Glycemic Index versus Glycemic Load: Carrots

Most diabetes patients tend to avoid eating carrots because of the sweetness. The main concern with the vegetable is its impact on blood sugar levels. Farm fresh carrots are sweet when eaten raw and even sweeter when roasted. This concern with carrots’ sweet taste stem from a misunderstanding on how carbohydrates actually work in the bloodstream.


Understanding Carbohydrates

When consumed, carbohydrates are broken down and absorbed by our body as glucose. Glucose is that sugar which your body uses in order to create energy. There are two kinds of carbohydrates, complex and simple carbohydrates. Complex carbohydrates are vegetables and starches, such as pasta and rice. On the other hand, simple carbohydrates are milk, fruits, yogurt and sugar.

Regardless of the food that you eat, it is the amount of carbohydrates that dictates how the food affects your blood sugar.

Glycemic Index of Carrots

You are probably doubting the goodness of carrots for diabetes simply because the food has a high glycemic index. Glycemic Index is the measurement of the food’s ability to increase your insulin or blood sugar level. In the glycemic index scale, carrots register at 41, which is considered high. However, it is much more important that you focus on glycemic load instead of glycemic index.


What Is Glycemic Load

Glycemic load is a combination of glycemic index and the amount of carbohydrates that the food has. Carrots have a lower glycemic load due its low carbohydrate content. As such, the food will not have a significant impact on your blood sugar level.

A large piece of carrot contains 7 g of carbohydrates. In comparison, a cup of broccoli contains 6 g of carbohydrates. These two vegetables do not have any added sugar. They are essentially equal in terms of the amount of carbohydrates, despite the fact that carrot is sweet and broccoli is not. Thus, it is safe to conclude that just like broccoli, carrots are also a healthy choice of food for diabetics.

The best thing about carrots is that you can cook them in so many ways. You can eat them as boiled or steamed and serve as a side along with your meals. They can also make for a great ingredient on stews and soups. Either way, carrots are definitely safe for diabetes patients to consume. They will not cause a spike in your blood sugar despite of their sweetness.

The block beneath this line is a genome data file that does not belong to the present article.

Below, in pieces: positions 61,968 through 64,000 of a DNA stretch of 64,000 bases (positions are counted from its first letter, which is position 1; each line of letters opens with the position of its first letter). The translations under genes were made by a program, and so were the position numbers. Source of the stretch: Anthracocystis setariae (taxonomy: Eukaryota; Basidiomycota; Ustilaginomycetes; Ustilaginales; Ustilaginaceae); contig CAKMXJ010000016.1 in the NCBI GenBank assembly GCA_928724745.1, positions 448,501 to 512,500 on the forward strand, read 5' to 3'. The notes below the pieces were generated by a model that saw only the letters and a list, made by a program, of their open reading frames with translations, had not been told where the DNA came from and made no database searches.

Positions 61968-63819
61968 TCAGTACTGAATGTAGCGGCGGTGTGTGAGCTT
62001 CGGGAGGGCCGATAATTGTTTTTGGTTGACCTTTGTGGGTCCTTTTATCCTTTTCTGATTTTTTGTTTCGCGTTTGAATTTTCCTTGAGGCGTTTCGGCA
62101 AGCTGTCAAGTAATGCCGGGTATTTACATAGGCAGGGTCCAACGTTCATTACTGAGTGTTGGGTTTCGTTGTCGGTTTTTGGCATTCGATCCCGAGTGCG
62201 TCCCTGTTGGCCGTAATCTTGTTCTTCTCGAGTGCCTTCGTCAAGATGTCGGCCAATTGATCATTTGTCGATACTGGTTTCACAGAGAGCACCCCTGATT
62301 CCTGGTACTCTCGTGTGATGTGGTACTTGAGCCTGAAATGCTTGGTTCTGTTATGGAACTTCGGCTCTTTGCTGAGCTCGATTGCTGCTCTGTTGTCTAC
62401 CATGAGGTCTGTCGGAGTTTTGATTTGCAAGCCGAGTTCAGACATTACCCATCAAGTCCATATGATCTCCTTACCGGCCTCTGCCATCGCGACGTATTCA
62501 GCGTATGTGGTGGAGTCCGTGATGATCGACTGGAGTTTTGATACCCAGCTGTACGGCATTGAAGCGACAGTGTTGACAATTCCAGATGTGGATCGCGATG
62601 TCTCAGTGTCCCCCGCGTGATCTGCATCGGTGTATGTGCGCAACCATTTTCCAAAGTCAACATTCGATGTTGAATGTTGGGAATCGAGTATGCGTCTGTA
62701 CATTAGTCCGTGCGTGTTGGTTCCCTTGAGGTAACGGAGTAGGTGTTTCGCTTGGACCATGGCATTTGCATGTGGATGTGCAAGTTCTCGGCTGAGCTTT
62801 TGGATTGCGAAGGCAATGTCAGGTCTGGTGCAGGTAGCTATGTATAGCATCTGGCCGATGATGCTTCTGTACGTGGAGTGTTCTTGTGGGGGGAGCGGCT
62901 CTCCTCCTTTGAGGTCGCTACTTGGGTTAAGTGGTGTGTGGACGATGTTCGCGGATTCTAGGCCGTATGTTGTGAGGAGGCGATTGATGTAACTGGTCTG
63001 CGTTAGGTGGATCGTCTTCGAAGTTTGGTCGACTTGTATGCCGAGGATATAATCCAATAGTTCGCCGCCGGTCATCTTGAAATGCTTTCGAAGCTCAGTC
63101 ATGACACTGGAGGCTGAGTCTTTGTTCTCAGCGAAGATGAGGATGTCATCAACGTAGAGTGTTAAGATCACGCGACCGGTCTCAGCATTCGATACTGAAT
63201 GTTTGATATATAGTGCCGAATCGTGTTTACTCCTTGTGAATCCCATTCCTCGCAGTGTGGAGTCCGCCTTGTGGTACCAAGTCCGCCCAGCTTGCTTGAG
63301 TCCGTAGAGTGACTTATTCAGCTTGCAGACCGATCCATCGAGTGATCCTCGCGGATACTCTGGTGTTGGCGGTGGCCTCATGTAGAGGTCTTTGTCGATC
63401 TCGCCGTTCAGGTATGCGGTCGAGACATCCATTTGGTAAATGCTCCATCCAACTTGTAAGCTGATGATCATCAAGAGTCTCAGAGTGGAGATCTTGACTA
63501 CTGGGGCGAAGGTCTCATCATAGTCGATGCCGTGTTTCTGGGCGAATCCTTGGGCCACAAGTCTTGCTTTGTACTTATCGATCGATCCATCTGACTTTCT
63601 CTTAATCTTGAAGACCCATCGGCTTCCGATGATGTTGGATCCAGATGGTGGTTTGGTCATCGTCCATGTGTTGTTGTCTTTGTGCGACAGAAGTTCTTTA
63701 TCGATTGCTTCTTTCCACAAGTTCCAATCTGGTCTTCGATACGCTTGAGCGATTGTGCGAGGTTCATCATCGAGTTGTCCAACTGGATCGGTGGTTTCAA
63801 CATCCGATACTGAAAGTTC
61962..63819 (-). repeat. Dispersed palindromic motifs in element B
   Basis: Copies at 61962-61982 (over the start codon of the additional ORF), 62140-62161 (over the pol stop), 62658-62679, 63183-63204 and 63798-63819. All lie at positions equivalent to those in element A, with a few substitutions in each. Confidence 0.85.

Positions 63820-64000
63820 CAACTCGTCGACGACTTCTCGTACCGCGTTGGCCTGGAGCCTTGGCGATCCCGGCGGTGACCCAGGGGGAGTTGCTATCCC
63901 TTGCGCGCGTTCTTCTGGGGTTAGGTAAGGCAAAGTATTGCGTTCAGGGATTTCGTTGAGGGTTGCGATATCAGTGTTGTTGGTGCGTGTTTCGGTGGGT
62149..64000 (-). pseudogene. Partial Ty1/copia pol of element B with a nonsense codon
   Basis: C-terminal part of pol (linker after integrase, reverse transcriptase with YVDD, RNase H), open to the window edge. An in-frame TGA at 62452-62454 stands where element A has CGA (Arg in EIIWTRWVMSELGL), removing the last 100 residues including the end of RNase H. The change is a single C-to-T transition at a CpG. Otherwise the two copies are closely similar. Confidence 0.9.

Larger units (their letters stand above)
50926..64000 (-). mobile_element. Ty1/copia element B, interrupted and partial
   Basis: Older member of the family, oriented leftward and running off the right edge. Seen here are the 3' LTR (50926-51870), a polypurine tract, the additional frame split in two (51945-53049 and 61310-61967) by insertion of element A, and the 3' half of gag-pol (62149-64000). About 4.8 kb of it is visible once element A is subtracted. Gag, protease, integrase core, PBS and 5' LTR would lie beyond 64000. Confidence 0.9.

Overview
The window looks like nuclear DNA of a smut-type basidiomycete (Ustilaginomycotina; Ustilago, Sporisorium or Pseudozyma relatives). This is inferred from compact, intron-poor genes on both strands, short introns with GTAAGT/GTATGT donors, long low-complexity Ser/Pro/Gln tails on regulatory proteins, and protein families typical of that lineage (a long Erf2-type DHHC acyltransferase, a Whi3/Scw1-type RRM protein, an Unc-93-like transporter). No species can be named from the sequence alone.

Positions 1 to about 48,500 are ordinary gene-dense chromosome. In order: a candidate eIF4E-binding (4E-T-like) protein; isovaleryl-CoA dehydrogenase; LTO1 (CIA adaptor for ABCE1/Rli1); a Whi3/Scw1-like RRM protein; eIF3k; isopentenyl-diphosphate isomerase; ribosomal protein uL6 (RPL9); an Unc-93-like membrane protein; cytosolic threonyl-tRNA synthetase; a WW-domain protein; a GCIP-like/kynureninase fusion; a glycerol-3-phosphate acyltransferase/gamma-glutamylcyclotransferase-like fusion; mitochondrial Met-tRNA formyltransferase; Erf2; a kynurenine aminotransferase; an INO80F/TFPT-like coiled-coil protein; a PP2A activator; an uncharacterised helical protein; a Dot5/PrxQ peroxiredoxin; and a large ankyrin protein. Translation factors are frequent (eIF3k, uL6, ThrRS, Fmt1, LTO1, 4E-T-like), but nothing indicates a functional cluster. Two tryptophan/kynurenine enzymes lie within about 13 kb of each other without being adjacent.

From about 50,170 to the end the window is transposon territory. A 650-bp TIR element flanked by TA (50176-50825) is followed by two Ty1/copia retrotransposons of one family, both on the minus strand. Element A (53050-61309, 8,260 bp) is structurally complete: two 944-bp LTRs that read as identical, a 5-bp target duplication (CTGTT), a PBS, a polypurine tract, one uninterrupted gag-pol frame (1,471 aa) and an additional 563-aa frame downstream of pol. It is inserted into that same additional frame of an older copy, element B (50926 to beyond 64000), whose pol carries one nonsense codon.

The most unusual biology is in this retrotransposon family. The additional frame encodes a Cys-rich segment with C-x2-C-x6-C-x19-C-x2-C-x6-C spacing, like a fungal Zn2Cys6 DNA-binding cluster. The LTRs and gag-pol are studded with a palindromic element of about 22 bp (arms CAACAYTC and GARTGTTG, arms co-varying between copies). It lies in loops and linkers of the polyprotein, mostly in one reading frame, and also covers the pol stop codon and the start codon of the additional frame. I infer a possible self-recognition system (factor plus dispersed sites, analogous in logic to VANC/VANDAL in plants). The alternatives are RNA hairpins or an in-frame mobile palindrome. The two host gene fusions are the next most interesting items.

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  • I have been a type 2 diabetic for several year’s and I am still learning how to master diabetes, you have provided me with great tips, I never really understood about the glycemic index or load, or carbohydrates, you have are giving me all the tools to to make Improvements in my health, Thank you.

  • It has been my experince that there really isnt very good information out there – even diabetic DR seem to have different idea’s – such as what to eat and what will help or hinder you. And also one Dr will be comfortable with a A1C of over 7.0 and others get creeped out – you have to get that down to 7 . it is hard on a person trying to figure out really what is good or not

  • There is research showing there is a large difference in the Glycemic Load of cooked carrot and a raw carrot. Cooking the carrot increases the glycemic load alot. You can research this yourself as this info. is easy to find but I recommend you eat your carrots raw. Why kill the live enzymes that your body needs? If you prefer your carrots softer (easier to chew) blend them. Diabetics should never juice their veggies. You need to eat the whole carrot or you will spike your blood sugar. After blending you can gently warm them and add seasonings and even a little butter if your diet allows it. (a little butter wil not raise your blood sugar).

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